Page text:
In 1939, Danish metalbender Holger Nielsen introduced the VIPP wastebin. You stepped on a pedal and the top opened. It was simple and well-built, and it's still in production. In fact, many of the original ones are still in daily use. Fast forward to 2015, and Jim Howard and Lori Montag of Poubelle LLC are introducing the Bruno Smartcan. It doesn't have a foot pedal; you wave your hand near it and the top opens on its own. This can be a very useful feature. (I have a bin that does this beside my composting toilet, for example.)

bruno senses sweeping

This really sucks. (I'm sorry, I couldn't help myself.) (Photo: Poubelle LLC)

The most interesting feature of the Bruno is at the bottom, where it has a built-in vacuum that sucks up whatever comes near it, thanks to motion and light detectors that sense a broom is near. "The powerful vortex vacuum feature will deliver every dog hair, Cheerio and grain of dirt directly into the trash bag. No more stopping, no more scooping, just place the broom in front of the vacuum inlet to start the suction, and Bruno will do the rest." 

The items are sucked in at the bottom and ducted up to the top and dumped into the garbage bag lining the can. This might be a small convenience.

But, as they used to say on the TV infomercials, "Wait! There's more!"

bruno smartcan app

Yes indeed, there is an app for that. (Photo:Poubelle LLC)

The Bruno comes with an app that warns you when the can is getting full. It will tell you that you are running out of bags. It will even tell you that it's garbage day and you should get off your sofa and empty it. All this for an estimated $229, and cheaper on Kickstarter. It has already blown through its Kickstarter target, so clearly there are some people out there who think it's a terrific idea.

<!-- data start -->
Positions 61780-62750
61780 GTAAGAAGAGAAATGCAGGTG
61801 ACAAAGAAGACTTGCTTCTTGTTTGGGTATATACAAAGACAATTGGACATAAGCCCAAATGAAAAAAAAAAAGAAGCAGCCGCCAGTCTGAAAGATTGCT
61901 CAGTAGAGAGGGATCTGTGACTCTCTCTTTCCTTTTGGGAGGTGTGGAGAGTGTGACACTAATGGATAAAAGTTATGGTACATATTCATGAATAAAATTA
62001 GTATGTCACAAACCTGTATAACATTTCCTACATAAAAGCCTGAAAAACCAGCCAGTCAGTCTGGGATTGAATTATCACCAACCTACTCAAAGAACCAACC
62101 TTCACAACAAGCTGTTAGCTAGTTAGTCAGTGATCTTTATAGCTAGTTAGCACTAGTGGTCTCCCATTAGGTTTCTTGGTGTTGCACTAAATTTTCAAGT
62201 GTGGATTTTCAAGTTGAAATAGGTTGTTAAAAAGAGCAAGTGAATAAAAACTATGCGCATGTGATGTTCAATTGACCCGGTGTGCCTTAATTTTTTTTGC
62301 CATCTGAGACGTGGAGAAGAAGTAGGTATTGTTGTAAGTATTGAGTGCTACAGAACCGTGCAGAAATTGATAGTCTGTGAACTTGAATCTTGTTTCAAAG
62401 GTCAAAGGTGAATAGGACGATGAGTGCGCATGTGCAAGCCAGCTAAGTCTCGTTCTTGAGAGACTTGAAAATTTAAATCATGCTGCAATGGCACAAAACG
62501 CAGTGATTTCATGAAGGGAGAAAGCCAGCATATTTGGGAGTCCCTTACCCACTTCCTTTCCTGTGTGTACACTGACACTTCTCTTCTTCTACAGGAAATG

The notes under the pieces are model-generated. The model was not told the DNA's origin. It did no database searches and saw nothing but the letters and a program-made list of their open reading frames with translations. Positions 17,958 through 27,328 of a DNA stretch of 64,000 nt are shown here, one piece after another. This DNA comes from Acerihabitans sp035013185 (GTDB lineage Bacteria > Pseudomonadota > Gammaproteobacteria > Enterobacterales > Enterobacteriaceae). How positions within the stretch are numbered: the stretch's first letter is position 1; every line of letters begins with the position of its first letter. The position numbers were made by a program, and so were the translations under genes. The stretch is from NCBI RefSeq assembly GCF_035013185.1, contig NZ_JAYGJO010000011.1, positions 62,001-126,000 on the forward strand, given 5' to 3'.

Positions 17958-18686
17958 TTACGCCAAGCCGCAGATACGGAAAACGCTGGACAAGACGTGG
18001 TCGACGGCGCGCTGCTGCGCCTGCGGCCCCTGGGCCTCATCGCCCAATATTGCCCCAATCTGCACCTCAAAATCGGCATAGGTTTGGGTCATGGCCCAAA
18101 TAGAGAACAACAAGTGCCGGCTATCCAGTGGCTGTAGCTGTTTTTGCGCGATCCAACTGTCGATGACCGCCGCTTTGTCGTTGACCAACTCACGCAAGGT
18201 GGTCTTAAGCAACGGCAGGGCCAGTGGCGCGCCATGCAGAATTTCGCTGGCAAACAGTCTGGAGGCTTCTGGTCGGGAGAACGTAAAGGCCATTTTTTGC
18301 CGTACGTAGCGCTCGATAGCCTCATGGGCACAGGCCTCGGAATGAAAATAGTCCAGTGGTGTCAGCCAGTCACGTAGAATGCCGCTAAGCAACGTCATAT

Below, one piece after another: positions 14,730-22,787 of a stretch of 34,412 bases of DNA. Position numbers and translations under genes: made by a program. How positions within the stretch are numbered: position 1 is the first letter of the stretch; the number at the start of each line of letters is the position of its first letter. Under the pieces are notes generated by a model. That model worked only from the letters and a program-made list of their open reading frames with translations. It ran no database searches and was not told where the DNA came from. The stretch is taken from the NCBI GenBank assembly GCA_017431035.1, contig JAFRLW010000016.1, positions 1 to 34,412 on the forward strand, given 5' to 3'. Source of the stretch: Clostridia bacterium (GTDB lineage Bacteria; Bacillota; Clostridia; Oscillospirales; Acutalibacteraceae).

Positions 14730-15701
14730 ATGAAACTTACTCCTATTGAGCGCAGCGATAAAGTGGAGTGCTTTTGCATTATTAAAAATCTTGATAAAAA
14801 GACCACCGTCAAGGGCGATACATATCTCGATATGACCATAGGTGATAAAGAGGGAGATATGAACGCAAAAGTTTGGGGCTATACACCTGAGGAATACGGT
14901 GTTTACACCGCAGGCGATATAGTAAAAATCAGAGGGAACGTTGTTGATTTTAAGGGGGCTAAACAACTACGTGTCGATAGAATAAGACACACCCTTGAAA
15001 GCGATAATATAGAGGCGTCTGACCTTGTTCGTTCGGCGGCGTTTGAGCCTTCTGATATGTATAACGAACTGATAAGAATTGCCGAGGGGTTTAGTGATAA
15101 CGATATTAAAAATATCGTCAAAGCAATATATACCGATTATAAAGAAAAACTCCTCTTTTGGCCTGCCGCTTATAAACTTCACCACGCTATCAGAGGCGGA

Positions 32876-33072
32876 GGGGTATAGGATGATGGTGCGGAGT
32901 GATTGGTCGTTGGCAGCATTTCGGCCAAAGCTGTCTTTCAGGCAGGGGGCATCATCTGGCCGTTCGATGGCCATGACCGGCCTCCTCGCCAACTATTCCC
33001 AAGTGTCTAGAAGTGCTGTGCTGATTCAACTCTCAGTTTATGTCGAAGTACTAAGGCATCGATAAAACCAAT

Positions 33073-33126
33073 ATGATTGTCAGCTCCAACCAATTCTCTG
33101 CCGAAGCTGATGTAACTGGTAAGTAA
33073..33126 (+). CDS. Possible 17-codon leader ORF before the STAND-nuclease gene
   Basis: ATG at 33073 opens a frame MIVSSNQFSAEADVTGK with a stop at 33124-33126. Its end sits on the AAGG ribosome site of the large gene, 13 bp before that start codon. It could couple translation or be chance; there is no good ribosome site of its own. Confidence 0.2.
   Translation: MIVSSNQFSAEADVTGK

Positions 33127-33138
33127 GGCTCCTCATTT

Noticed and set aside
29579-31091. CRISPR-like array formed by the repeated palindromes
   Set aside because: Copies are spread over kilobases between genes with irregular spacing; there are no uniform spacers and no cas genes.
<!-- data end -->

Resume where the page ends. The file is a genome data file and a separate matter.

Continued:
The Bruno raises some interesting philosophical questions about the direction smart technology is going. As an architect, I've learned that different systems have different life spans; the structure of a house might last 100 years, but its furnace might need replacement after 20. As a homeowner, I have a KitchenAid stove with electronic controls on the oven. The gas burners will last decades, but the controls are shot and I cannot operate the oven. (My wife has it memorized so she manages.) Fundamentally, it's dumb to mix electronics that might last five years with cast iron that might last 50 or more. A Vipp waste bin might last forever; a Bruno will not.

The Bruno Smartcan might be very useful for people who have trouble bending down, the aged or the obese. But if you can bend down, a dust pan is going to last a whole lot longer and cost a whole lot less money. It's not so hard. The can without a vacuum is going to last a lot longer too, since it's nothing more than a can vs. a can with a rechargeable vacuum built in. We are adding so much complexity to things that used to be so simple; Perhaps a bin should just be a bin.

As for the app, I just don't know anymore. Soon all of our appliances are going to be nagging us to do this or that and we're going to end up just turning notifications off because we can't take it anymore. Perhaps we should tiptoe into this smart new connected world and think about what we really want pinging us. I don't think it's Bruno.

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Lloyd Alter ( @lloydalter ) writes about smart (and dumb) tech with a side of design and a dash of boomer angst.